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Wounds of Passion: A Writing Life Paperback – January 15, 1999

4.1 out of 5 stars 11 customer reviews

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Editorial Reviews

Amazon.com Review

Feminist scholar bell hooks (Ain't I a Woman: Black Women and Feminism) has long raised uncomfortable questions about race, gender, and class. Wounds of Passion explores her long-term, sexually open relationship with Mack, a fellow poet she met as an undergraduate at age 19. Some years older and working toward his Ph.D., Mack, an urbane, physically striking black man, slips through the shoals of racial enmity in American academia while hooks slams up against them with passion and fury. "I talk about being black, curse, talk loudly, speak bluntly," she says, frustrated, but not surprised that this dooms her initial attempts to get a graduate degree. It baffles those who set and follow rules, too, starting with her father, who repeatedly tried to break her spirit as a child. Bearing witness to the wounds of past and present, hooks shuttles between straight narration and sometimes precious third-person observations. Raw and mean, hot and sugary, her feelings spill onto and stain the page. --This text refers to an out of print or unavailable edition of this title.

From Library Journal

In this sequel to Bone Black (LJ 9/15/96), hooks (English, CUNY) reveals her passion for poetry, feminism, and the man with whom she spent 15 bittersweet years of her life. She returns to her painful childhood, to the oppressive South, to her abusive father, and then moves on to a relationship with someone who shares her intense desire for writing and sexual enjoyment. She continues her quest for love and acceptance, finding some semblance of peace and stability with this constant companion, but whom she eventually leaves. As in her previous book, hooks moves from first to third person, allowing the reader to eavesdrop on her innermost thoughts, hear of her bisexuality, and witness her fling with white men. An exceptionally written memoir; strongly recommended for poetry aficionados and feminist collections.?Ann Burns, "Library Journal"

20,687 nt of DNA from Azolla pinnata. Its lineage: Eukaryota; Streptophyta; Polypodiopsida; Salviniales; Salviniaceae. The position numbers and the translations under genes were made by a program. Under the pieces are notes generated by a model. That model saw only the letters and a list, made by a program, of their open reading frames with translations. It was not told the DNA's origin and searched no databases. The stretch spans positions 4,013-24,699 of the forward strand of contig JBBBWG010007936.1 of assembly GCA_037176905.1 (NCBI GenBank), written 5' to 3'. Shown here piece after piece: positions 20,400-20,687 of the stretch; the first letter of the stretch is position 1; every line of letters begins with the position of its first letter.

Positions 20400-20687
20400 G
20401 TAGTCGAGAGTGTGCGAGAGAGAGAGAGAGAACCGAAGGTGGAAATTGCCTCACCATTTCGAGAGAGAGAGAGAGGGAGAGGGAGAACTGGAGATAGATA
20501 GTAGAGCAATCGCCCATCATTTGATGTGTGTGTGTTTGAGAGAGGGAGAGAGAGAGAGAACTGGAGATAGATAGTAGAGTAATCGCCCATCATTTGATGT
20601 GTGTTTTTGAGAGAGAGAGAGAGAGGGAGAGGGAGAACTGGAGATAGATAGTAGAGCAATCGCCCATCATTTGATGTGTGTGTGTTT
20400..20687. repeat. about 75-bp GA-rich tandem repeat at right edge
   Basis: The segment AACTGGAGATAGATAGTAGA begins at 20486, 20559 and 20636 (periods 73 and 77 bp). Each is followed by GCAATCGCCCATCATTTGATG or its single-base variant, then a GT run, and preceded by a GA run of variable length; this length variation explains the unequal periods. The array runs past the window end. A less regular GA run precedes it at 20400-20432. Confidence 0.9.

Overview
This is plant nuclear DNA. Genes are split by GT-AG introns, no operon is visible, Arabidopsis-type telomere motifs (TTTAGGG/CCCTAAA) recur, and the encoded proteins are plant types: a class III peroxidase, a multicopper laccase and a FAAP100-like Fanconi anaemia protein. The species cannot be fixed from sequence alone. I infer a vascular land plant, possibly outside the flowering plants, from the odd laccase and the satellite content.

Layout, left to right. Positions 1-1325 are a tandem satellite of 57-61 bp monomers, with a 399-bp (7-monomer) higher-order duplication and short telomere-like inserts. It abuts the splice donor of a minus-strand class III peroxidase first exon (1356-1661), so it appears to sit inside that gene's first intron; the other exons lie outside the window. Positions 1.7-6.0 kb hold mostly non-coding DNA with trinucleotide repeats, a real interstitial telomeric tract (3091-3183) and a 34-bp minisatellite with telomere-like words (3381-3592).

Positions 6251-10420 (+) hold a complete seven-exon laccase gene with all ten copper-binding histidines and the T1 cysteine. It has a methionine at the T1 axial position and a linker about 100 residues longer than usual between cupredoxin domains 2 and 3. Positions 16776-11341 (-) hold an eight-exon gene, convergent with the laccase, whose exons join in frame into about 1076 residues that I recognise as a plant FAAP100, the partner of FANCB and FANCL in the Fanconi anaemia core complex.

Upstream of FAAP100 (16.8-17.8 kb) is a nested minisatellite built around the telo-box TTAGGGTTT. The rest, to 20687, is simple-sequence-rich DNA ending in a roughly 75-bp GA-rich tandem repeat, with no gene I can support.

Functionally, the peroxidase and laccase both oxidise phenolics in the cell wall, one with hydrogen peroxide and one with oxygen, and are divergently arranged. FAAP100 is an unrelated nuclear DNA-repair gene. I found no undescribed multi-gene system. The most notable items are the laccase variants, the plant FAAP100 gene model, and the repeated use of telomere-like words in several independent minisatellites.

Copyright 1997 Reed Business Information, Inc. --This text refers to an out of print or unavailable edition of this title.
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Product Details

  • Series: Wounds of Passion (Book 1)
  • Paperback: 288 pages
  • Publisher: Holt Paperbacks; Reprint edition (January 15, 1999)
  • Language: English
  • ISBN-10: 0805057226
  • ISBN-13: 978-0805057225
  • Product Dimensions: 5.5 x 0.6 x 8.5 inches
  • Shipping Weight: 12.8 ounces (View shipping rates and policies)
  • Average Customer Review: 4.1 out of 5 stars  See all reviews (11 customer reviews)
  • Amazon Best Sellers Rank: #447,678 in Books (See Top 100 in Books)

Customer Reviews

Top Customer Reviews

Format: Paperback
Wounds of Passion by bell hooks is an autobiography that explains the struggles of a very independent-nonconforming-feminist-black-woman-writer from the South struggling through a difficult childhood then later trying to adapt to the "foreignness" of the academic world of California. Just like hooks, this book is not easily placed into a clearly defined category. It could be at home among works of women's studies, feminism, African-American studies, cultural criticism, or autobiographies, just to name a few. This book is not merely a memoir of bell hooks' writing life. It presents several strong statements about American society and how difficult it is (even down to the family level) to be independent and to challenge the status quo. She calls the reader to bear witness to her pain and struggles throughout her life as a black female writer.
Two intertwining voices throughout the book make it a very interesting and unique narrative. As one voice is telling the story through time as the events are happening, another voice is looking back at these events as a third person in the here-and-now. This gives a reader more than the normal single-perspective and brings the reader a little closer to the story she's telling.